Shahrukh Birthday Countdown, Om Shanti Om! So Fun! So Light!

I forgot this was such a short little light review. Someone suggested I should write an additional review of this one, and I really should, this isn’t nearly enough.

I watched Om Shanti Om in theaters right before I left town for Thanksgiving.  And essentially that whole holiday was just about me and my sister (who also saw it right before leaving town) talking about how wonderful this movie was.  And then it came out on DVD, I bought the big fancy special edition case, and literally carried it with me everywhere for about a year.  Just in case I had an Om Shanti Om emergency.

Amazon.com: Om Shanti Om POSTER Movie (11 x 17 Inches - 28cm x 44cm) (2007)  (Indian Style F): Posters & Prints

It’s just the happiest film!  It’s like Rasa theory-plus.  Rasa theory says that there should be a variety of emotions and moods in any work of art.  Om Shanti Om takes that and ramps it up to a thousand.  Without somehow falling over into being too much.  Or too little, there is no sense of cynicism here, they sincerely believe in this plot.

Have you heard of the emotions study they did with children?  I don’t actually remember what they were studying, but for some reason they wanted a bunch of small children to feel a variety of different emotions in rapid succession.  So they showed them ET, which was the best Hollywood option for that.  But in Indian film, there are SO MANY OPTIONS.  And Om Shanti Om is definitely high on the list.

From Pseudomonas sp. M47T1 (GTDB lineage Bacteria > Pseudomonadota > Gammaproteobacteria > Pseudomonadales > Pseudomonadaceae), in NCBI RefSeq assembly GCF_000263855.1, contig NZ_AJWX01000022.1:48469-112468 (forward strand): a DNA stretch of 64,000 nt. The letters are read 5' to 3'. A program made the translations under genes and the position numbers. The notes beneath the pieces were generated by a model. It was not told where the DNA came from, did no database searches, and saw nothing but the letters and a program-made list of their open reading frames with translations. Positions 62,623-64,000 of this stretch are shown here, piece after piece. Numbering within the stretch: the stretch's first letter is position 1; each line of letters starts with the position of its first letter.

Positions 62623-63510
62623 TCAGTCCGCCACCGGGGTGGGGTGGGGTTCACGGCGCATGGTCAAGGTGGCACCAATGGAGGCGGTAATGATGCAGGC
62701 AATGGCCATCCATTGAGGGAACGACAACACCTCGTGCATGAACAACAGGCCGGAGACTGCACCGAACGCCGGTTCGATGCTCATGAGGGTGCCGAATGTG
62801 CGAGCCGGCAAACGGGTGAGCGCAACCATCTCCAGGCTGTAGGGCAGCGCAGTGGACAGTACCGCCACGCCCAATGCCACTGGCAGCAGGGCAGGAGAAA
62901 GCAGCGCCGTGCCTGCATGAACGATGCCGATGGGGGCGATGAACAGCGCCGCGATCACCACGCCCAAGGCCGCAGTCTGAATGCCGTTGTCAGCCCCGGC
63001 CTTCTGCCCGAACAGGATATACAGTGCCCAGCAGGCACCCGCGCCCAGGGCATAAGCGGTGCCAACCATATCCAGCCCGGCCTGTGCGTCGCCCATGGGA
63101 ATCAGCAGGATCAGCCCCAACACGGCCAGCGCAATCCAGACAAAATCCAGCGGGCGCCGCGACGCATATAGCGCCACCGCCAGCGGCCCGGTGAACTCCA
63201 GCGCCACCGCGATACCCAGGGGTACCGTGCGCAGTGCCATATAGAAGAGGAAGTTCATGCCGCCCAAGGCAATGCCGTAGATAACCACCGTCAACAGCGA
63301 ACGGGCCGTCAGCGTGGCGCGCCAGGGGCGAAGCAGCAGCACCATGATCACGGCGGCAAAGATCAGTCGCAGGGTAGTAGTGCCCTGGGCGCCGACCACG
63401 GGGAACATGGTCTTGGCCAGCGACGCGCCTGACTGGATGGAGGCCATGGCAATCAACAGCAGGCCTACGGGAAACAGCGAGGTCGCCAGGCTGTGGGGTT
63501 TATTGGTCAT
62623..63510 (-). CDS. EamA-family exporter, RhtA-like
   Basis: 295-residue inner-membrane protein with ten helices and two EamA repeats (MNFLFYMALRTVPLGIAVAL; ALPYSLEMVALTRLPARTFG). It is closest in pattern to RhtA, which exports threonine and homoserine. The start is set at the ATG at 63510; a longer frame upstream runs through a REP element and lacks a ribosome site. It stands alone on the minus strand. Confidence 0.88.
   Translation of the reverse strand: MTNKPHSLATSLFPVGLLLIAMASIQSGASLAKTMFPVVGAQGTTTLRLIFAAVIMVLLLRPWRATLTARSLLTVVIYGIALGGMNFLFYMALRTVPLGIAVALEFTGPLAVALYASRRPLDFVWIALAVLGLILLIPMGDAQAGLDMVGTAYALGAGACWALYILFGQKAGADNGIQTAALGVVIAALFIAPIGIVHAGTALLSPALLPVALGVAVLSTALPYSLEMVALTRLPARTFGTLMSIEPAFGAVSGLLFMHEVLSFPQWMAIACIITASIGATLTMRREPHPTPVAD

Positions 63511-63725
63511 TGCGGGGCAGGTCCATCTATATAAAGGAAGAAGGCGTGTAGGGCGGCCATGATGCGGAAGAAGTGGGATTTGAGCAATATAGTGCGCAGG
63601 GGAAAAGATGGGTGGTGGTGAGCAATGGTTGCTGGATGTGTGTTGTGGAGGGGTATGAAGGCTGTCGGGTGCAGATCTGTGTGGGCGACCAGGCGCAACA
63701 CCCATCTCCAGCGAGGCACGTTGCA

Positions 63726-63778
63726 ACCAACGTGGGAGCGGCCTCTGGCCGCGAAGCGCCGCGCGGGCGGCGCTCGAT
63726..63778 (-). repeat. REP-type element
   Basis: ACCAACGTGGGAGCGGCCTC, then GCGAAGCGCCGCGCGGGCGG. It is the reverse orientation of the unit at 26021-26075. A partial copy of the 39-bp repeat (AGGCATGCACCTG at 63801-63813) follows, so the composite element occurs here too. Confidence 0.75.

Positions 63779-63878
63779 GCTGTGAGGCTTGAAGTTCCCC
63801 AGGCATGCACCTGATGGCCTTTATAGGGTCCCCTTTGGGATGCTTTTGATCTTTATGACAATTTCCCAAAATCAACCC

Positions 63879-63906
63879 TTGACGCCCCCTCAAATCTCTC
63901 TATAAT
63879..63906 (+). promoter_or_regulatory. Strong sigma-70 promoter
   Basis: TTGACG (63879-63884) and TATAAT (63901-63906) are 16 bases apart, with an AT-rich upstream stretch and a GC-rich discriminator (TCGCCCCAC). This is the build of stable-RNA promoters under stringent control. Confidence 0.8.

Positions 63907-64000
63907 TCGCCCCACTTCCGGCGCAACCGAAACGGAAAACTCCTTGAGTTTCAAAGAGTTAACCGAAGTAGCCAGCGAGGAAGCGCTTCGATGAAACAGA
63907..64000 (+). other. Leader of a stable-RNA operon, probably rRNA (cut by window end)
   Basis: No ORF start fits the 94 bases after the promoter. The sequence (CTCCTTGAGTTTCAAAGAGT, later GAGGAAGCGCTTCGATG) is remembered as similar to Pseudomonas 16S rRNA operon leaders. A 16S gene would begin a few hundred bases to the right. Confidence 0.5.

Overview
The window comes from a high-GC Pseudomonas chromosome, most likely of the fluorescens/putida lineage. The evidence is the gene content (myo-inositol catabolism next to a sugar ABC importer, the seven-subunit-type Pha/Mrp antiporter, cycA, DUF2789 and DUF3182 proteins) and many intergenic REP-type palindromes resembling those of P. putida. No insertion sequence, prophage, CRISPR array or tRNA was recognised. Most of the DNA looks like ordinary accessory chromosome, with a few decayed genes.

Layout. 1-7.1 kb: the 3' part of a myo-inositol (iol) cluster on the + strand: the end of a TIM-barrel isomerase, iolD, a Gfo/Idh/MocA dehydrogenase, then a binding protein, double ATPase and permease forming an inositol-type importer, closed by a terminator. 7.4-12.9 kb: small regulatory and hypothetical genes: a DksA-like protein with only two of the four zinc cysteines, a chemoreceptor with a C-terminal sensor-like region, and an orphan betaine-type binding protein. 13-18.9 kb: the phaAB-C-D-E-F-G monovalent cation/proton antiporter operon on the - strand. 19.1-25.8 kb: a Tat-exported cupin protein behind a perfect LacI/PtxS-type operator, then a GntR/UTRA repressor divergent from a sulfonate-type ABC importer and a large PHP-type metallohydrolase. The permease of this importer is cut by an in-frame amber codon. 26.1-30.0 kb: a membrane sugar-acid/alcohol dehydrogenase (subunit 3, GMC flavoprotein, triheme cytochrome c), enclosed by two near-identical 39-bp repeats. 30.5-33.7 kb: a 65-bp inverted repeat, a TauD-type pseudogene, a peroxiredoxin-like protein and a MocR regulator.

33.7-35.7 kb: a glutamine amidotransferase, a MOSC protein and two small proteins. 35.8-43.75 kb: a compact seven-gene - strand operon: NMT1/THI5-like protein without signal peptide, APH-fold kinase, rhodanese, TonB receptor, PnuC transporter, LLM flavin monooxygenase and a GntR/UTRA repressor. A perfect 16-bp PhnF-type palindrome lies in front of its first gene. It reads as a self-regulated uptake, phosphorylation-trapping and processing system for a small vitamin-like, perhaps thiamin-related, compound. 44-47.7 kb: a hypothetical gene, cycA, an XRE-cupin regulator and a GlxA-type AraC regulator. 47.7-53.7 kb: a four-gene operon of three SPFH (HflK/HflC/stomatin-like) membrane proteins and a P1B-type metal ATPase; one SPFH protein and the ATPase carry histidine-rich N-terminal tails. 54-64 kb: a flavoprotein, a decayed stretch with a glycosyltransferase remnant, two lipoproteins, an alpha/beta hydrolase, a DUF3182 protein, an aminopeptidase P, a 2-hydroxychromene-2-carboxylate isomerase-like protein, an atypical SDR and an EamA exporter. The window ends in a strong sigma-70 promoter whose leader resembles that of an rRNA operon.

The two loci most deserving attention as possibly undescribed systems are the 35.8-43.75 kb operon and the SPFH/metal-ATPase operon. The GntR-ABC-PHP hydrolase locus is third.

What makes it so good, and so unique, is the mixture of silly and serious with no holding back on either.  Main Hoon Na already tried this out, we had the over the top fight scenes, the silly Boman Irani jokes, and the completely serious family drama.  But Om Shanti Om went even farther, in both directions.

The opening is completely silly, and joyful, inserting Shahrukh as an enthusiastic extra to the “Om Shanti Om” song sequence in Karz.  And the silliness continues, Kirron Kher as his filmi mother, Shreyas Talpade as his ridiculously supportive friend.  But when it has to get serious, it does.

One of the best sequences is the Mother India one, when Shahrukh rushes in to save movie star Deepika when a stunt goes wrong and she is trapped in the fire.  The moment when he risks his life to save her is filmed completely “straight”.  He is brave and heroic and strides out of the fire with her in his arms.  But right before that is a wall breaking moment of the director mentioning Mother India and trying to get the actor to rush in and save Deepika just like Sunil saved Nargis.  And right after, as soon as Deepika has been taken away, Shahrukh turns back to comedy, jumping around and trying to put out the fire on his arm.

As the film goes on, the moments of tragedy and comedy mix more and more.  And it begins to be clear that this is actually the theme of the film.  The movie world is a place of happiness and silliness and fantasy.  But underneath it can be tragedy.